Last week (March 22) Atlantic.com blogger Derek Thompson posed the question “Should You Give Money to Homeless People?” His answer was “Probably not."
Thompson (who conceded that “not all homeless people are beggars, and not all beggars are homeless”) cites studies indicating that a high percentage of homeless people suffer from drug and alcohol problems. He argues that giving cash to panhandlers can prolong their dependency instead of relieving their suffering.
In addition, he says, when we reward begging, we incentivize begging. Bill Block, project director of King County's 10-year plan to end homelessness, would probably agree. When he was asked at a Downtown Seattle Association meeting last year how to reduce the number of panhandlers quickly, in view of the time it takes to create enough of the housing they may need, his reply was succinct: "Don't give them money."
In Thompson's view, responding with spare change to random spare-changers does little good except to temporarily relieve our guilt at having so much when others have so little. It’s wiser to direct even small sums to charities that can use the money to build longer-term structures of assistance, distribute resources more fairly, and meet people's needs in ways that will help them improve their lives.
A while back I started telling anyone who asked me for money on the street (except Diane, a painfully poor woman whose circumstances I've known for years) that I never give cash. An advantage of having a firm principle of saying "no" is that it can steer one toward better ways of saying "yes." Basically, I try to give people what they ask for unless it's currency (and unless I'm running to catch a bus).
Sometimes it's the person in need who says "no." Once on Seneca Street a charming woman complimented my haircut, then leaned close to say, "Can you help me? You know how, um, when you can't afford a ... you know, a feminine product you really need?" But when I offered to buy her necessities at the nearest drug store, she murmured "No thanks" and disappeared.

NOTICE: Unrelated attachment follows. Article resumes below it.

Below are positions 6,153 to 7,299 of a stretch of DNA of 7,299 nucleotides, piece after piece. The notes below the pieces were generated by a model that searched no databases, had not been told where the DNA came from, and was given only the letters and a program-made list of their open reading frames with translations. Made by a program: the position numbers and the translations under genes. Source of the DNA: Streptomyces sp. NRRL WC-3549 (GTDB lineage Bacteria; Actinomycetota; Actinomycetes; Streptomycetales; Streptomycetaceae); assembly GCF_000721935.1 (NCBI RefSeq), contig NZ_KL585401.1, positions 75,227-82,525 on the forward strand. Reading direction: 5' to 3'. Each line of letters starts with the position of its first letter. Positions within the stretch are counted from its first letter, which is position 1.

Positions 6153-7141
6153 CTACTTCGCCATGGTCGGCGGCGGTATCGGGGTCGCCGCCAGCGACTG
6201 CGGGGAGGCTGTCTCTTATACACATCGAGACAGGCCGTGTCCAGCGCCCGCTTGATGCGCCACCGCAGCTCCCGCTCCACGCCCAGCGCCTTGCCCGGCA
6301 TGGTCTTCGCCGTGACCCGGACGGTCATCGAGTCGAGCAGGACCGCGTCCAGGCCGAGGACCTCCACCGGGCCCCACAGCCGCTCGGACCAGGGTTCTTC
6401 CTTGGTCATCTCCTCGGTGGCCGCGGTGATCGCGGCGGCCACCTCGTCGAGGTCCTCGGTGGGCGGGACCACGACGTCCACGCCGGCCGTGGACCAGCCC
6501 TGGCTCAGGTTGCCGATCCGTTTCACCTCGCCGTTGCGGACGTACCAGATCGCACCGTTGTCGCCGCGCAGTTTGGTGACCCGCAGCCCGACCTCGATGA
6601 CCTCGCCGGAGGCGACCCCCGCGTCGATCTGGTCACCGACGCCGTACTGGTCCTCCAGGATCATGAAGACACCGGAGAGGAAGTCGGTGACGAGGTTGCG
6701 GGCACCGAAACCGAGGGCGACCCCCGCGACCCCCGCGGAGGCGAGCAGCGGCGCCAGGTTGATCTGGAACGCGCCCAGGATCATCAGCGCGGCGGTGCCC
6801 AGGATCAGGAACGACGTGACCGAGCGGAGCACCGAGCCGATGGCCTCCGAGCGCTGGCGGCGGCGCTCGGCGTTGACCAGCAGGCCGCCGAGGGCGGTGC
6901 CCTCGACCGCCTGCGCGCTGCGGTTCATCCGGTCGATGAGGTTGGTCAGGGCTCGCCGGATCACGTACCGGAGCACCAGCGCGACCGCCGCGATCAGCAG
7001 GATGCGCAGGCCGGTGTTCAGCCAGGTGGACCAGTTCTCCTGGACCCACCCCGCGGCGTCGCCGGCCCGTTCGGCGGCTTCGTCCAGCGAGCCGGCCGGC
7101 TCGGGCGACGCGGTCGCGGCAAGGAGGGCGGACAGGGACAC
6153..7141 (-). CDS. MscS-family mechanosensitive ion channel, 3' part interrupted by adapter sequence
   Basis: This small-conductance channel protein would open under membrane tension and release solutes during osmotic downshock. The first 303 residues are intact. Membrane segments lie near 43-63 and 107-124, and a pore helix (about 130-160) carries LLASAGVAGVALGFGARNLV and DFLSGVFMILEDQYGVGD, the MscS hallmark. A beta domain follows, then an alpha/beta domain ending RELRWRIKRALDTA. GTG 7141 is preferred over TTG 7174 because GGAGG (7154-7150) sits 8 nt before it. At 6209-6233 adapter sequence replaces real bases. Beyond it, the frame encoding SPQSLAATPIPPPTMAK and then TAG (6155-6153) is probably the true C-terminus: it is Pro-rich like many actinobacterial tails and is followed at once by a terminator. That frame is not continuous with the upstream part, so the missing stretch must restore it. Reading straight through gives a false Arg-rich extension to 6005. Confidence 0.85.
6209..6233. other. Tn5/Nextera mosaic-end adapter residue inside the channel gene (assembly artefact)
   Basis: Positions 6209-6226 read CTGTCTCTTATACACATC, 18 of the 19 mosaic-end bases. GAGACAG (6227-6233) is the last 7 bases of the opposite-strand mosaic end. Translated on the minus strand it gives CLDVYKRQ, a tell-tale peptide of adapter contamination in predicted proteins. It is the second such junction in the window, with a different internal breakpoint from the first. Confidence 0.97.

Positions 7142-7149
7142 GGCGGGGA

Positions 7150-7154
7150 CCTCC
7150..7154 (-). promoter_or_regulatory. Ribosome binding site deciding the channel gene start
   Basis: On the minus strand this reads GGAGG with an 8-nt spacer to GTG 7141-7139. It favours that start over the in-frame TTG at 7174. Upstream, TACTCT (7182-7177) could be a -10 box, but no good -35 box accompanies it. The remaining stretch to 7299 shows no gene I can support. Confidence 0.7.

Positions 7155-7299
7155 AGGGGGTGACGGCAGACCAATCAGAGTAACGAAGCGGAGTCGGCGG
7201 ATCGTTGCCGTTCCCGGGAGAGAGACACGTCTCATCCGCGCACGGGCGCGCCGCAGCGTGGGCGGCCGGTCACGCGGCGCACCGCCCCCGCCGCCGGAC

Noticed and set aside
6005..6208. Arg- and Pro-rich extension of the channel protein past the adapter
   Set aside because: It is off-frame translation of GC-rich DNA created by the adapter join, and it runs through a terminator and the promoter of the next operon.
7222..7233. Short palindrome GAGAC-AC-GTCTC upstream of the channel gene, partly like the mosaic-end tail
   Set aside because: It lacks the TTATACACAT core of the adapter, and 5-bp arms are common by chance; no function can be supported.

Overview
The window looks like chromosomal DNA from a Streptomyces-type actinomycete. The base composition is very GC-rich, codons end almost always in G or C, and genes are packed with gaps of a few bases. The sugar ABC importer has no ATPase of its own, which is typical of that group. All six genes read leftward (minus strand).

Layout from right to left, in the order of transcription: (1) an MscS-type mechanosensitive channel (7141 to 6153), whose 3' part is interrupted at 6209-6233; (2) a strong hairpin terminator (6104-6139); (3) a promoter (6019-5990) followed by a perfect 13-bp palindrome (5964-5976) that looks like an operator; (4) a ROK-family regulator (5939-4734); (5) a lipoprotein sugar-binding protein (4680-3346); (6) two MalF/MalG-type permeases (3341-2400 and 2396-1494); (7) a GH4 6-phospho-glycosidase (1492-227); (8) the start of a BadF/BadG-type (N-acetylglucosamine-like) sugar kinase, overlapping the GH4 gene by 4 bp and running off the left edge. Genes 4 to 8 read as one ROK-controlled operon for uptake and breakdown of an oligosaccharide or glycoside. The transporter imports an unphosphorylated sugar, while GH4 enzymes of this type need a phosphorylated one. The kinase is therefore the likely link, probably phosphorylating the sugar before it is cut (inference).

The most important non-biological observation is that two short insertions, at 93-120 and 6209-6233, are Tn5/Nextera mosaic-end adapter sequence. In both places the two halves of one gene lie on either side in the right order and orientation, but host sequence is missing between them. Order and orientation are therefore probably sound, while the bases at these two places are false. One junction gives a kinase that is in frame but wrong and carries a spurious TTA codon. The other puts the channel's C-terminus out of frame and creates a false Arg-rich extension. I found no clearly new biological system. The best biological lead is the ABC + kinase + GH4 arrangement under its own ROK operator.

As when a person waving a "HUNGRY" sign refuses my offer of food, I suspected that the woman wanted something I wouldn't want to give her. But on other occasions the near-ecstasy on someone's face as we walk together to a sandwich shop has spoken volumes about the emptiness of that someone's stomach.
Another time I invited a woman in Berkeley who was asking for food to come into a nearby grocery store with me, but she said the management had banned her. In my company she got past the Man, and we wandered up and down the prepared-foods aisle looking for what she might want to eat and drink. I can still see the soft look of happiness that transformed her face as she felt the unaccustomed luxury of shopping and choosing.
The biggest gift to people who have nothing can be a chance to enjoy the dignity of giving something to others. (It's one reason why a panhandler's dollars tend to disappear before they can be put to long-term use: part of the stash easily goes to less successful panhandlers who beg a share.) So I like to ask for directions and other city information from random individuals on the street who appear to have little else to offer.
Asking for assistance from a marginalized person makes him or her feel visible, a fellow human instead of a ghost haunting the sidewalk. By comparison, handing over cash can feel like a brush-off, especially when the giver barely glances at the recipient. That dignity can be more important than dollars isn't news.
Saying this makes me sad about the loneliness of public life. Can a poor person typically engage with passersby on any basis other than asking for money? The time is visible on ubiquitous clocks. The days when a stranger could wave an unlit cigarette, asking, "Got a match?" with the cheerful expectation that a flame would appear are long gone.
So are all those hats people used to tip or bob at each other in passing. But imagine what Seattle would be like if we made a point of nodding to others on the street and wishing them a good day even if we didn't know each other — as if we lived in a genuine urban village. Would it cost us anything besides feelings of false superiority?
Be that as it may, a few words with a spare-changer preceded or followed by gifts to a shelter or food bank resolve the "tug of war" between head and heart that Thompson describes. Combining generosity with wisdom in such ways is especially important during budget-crunch times when social services are starved for funding.
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